Tourists stuck in hotel rooms due to rains


A flooded section of the Majaoni-Utange-Bamburi road in Mombasa County on November 17. Some hotel operations have been disrupted by the ongoing heavy rains.

Photo credit: Wachira Mwangi | Nation Media Group 

Imagine going on a holiday to unwind along the beach only to get stuck in your hotel room. This is the situation many tourists have had to contend with for the past five days following heavy rains linked to the El Nino phenomenon.

The rains have caused floods across the country, forcing hoteliers to stop outdoor activities. On Friday, some areas of Sarova Whitesands Hotel in Mombasa, were flooded, forcing staff to use vehicles to ferry snacks to more than 300 visitors who were attending a conference. The guests were stuck at the conference facility waiting for the waters to subside.

At Pride Inn Paradise Beach Resort, guests attending conferences were also stuck in various rooms due to the heavy rains.

While the hoteliers have not received any cancellations, they are worried that if the situation persists, tourists might cancel their travel plans. They are already receiving inquiries from tourists about the weather.

“Mombasa is a beach destination. People travel for relaxation on the beach. So with all these weather issues, we will receive cancellations, but we are hoping for the best,” said Kenya Association of Hotelkeepers and Caterers Coast Executive Officer Sam Ikwaye.

“We have challenges in bookings due to the road connectivity, especially in North Coast, due to the construction of the Mombasa-Malindi highway at the Bamburi stretch where we witnessed floods. Visitors had to leave hotels earlier than usual not to miss their flights,” he added.

The tourism expert said stakeholders met with Kenya National Highways Authority officials to find a solution to the challenge of traffic congestion.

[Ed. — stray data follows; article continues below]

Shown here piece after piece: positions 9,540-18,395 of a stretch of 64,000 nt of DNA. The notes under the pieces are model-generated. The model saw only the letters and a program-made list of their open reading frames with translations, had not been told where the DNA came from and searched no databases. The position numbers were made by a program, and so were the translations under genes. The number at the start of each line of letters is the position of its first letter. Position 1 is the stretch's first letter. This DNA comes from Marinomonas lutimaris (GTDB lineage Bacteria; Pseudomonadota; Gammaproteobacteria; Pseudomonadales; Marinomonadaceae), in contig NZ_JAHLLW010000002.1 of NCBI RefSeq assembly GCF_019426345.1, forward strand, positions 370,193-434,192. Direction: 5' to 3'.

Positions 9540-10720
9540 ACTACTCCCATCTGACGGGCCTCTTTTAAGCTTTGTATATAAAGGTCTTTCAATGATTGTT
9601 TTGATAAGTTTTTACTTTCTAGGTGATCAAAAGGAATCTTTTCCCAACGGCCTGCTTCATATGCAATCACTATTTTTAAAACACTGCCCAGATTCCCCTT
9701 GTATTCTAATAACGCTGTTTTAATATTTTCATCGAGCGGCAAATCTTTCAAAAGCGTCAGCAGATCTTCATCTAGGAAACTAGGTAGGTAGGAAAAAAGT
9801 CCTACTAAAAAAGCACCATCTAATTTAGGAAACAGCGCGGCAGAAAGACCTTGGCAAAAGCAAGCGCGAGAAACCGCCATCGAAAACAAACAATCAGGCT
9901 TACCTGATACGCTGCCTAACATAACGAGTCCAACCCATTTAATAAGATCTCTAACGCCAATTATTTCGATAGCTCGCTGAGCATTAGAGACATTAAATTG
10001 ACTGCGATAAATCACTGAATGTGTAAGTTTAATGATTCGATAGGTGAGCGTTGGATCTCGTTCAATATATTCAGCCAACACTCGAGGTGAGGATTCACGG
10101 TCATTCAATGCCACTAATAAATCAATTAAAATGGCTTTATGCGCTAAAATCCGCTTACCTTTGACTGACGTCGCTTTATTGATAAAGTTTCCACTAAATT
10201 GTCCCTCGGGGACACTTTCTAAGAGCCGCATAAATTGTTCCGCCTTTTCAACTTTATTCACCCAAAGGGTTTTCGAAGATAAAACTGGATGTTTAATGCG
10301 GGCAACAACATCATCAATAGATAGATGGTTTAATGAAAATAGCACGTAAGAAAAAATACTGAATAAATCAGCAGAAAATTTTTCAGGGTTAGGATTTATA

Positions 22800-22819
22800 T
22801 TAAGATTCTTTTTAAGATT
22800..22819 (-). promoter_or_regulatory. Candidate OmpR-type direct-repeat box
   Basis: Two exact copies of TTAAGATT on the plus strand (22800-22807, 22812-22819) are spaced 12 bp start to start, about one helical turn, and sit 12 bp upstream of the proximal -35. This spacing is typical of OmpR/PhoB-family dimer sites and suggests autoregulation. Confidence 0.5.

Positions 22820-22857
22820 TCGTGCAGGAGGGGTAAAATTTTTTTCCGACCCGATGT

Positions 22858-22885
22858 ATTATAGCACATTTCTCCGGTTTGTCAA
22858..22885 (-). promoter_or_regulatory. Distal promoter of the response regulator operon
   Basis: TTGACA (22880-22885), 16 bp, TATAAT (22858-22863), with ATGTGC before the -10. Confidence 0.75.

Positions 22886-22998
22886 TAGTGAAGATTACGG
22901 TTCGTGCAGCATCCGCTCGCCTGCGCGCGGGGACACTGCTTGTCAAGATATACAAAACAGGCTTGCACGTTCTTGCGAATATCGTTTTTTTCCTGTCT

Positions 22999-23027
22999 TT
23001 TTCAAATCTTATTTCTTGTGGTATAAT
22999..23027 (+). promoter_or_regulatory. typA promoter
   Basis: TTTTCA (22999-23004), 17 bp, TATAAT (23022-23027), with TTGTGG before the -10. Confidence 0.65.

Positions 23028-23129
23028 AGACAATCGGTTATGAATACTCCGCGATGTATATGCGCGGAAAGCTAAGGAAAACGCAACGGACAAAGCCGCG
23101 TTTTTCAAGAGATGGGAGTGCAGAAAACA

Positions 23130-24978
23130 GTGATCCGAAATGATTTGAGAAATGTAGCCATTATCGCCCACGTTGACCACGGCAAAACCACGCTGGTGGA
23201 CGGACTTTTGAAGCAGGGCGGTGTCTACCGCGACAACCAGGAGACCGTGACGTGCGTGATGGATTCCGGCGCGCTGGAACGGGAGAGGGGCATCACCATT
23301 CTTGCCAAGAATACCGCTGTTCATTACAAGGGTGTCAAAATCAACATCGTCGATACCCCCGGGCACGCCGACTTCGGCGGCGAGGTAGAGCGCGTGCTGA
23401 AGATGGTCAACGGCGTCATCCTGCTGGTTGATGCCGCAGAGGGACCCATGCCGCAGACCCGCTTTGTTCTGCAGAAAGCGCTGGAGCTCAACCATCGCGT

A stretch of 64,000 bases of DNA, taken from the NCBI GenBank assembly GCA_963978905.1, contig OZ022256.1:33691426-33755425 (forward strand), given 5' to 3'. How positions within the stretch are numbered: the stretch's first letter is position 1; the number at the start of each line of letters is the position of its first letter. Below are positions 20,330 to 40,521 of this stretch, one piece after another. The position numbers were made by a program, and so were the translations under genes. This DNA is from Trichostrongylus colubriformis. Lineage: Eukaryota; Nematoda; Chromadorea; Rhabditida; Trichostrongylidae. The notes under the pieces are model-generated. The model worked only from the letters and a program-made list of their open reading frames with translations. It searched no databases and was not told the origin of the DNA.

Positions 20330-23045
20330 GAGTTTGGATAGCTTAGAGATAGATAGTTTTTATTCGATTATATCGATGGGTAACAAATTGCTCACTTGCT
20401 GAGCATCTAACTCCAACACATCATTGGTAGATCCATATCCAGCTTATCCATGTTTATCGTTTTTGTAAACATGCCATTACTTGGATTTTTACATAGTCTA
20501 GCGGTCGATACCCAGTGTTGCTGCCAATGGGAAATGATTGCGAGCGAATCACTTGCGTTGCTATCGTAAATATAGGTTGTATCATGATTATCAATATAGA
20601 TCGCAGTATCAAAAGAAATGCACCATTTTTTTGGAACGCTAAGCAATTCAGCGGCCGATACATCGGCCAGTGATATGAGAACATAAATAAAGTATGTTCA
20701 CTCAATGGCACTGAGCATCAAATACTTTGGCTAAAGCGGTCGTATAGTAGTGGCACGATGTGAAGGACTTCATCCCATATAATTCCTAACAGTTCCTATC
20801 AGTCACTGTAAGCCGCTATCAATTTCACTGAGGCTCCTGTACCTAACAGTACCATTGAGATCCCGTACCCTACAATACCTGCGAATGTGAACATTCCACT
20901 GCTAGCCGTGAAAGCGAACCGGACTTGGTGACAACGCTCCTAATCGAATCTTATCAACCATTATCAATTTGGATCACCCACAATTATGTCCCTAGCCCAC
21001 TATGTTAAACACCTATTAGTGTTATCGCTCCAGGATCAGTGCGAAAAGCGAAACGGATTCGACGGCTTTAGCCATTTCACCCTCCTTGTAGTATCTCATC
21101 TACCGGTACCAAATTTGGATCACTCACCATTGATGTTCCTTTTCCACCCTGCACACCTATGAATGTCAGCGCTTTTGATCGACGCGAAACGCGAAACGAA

“We need to ease traffic. If there is any snarl-up, our tourists get stuck. Floods cause delays, hamper movements and we end up delaying our visitors from catching flights. We are worried things might worsen in December when the sector is at its peak,” he said.

Dr Ikwaye said the rains have also hampered food supplies. Most hotels buy their foodstuffs from Kongowea market, which was also flooded.

“Diani hotels get their food supplies from Kongowea, which is then transported using the ferry, so this is causing operational challenges at the facilities,” Dr Ikwaye said.

Diani Hospitality Owners Association chairperson Mohammed Hersi said that some of the floods witnessed in North Coast hotels have been caused by road construction.

“We appreciate road construction but it must happen with a contingency plan, especially on how to deal with floods. So they are not making diversion roads, no plans to deal with flood water, so it’s a problem. They forget there are businesses along the highway,” he said.

An official of the Kenya Association of Tour Operators, Ms Monica Solanki, said the flooding was yet to turn into a crisis for them.

“The floods have affected some roads for instance the Rombo road between Amboseli Loitoktok going to Taveta. Sala Gate Road was also impassable. But with the sun coming up we hope the situation changes. We cannot lie to our visitors that it isn’t raining and we cannot risk people to go for safari when it’s dangerous,” said Ms Solanki.

This comes as the sector was bouncing back, with hotels recording occupancy at over 90 per cent.